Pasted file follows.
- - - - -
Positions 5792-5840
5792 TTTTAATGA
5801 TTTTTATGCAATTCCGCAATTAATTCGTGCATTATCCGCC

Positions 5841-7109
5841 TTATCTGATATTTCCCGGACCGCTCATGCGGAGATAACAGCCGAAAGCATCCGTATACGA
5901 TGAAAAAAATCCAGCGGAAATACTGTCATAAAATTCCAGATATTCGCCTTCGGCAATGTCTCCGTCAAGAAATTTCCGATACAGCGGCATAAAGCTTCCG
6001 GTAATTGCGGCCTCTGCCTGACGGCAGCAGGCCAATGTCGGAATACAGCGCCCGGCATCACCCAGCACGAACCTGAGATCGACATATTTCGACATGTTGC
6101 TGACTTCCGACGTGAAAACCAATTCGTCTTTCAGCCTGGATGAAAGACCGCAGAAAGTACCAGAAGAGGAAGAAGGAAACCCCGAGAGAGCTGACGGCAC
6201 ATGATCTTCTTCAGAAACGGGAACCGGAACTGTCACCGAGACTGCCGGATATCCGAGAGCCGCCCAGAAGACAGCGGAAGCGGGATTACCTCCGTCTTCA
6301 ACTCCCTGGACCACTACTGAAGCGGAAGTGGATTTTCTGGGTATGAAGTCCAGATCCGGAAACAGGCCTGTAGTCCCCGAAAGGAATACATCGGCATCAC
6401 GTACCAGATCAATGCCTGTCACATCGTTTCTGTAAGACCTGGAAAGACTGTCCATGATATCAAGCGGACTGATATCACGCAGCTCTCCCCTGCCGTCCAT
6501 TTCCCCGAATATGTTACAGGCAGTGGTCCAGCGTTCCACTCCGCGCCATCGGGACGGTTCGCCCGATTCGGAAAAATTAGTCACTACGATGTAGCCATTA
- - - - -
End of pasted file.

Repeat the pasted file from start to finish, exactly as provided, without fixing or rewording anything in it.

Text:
Positions 5792-5840
5792 TTTTAATGA
5801 TTTTTATGCAATTCCGCAATTAATTCGTGCATTATCCGCC

Positions 5841-7109
5841 TTATCTGATATTTCCCGGACCGCTCATGCGGAGATAACAGCCGAAAGCATCCGTATACGA
5901 TGAAAAAAATCCAGCGGAAATACTGTCATAAAATTCCAGATATTCGCCTTCGGCAATGTCTCCGTCAAGAAATTTCCGATACAGCGGCATAAAGCTTCCG
6001 GTAATTGCGGCCTCTGCCTGACGGCAGCAGGCCAATGTCGGAATACAGCGCCCGGCATCACCCAGCACGAACCTGAGATCGACATATTTCGACATGTTGC
6101 TGACTTCCGACGTGAAAACCAATTCGTCTTTCAGCCTGGATGAAAGACCGCAGAAAGTACCAGAAGAGGAAGAAGGAAACCCCGAGAGAGCTGACGGCAC
6201 ATGATCTTCTTCAGAAACGGGAACCGGAACTGTCACCGAGACTGCCGGATATCCGAGAGCCGCCCAGAAGACAGCGGAAGCGGGATTACCTCCGTCTTCA
6301 ACTCCCTGGACCACTACTGAAGCGGAAGTGGATTTTCTGGGTATGAAGTCCAGATCCGGAAACAGGCCTGTAGTCCCCGAAAGGAATACATCGGCATCAC
6401 GTACCAGATCAATGCCTGTCACATCGTTTCTGTAAGACCTGGAAAGACTGTCCATGATATCAAGCGGACTGATATCACGCAGCTCTCCCCTGCCGTCCAT
6501 TTCCCCGAATATGTTACAGGCAGTGGTCCAGCGTTCCACTCCGCGCCATCGGGACGGTTCGCCCGATTCGGAAAAATTAGTCACTACGATGTAGCCATTA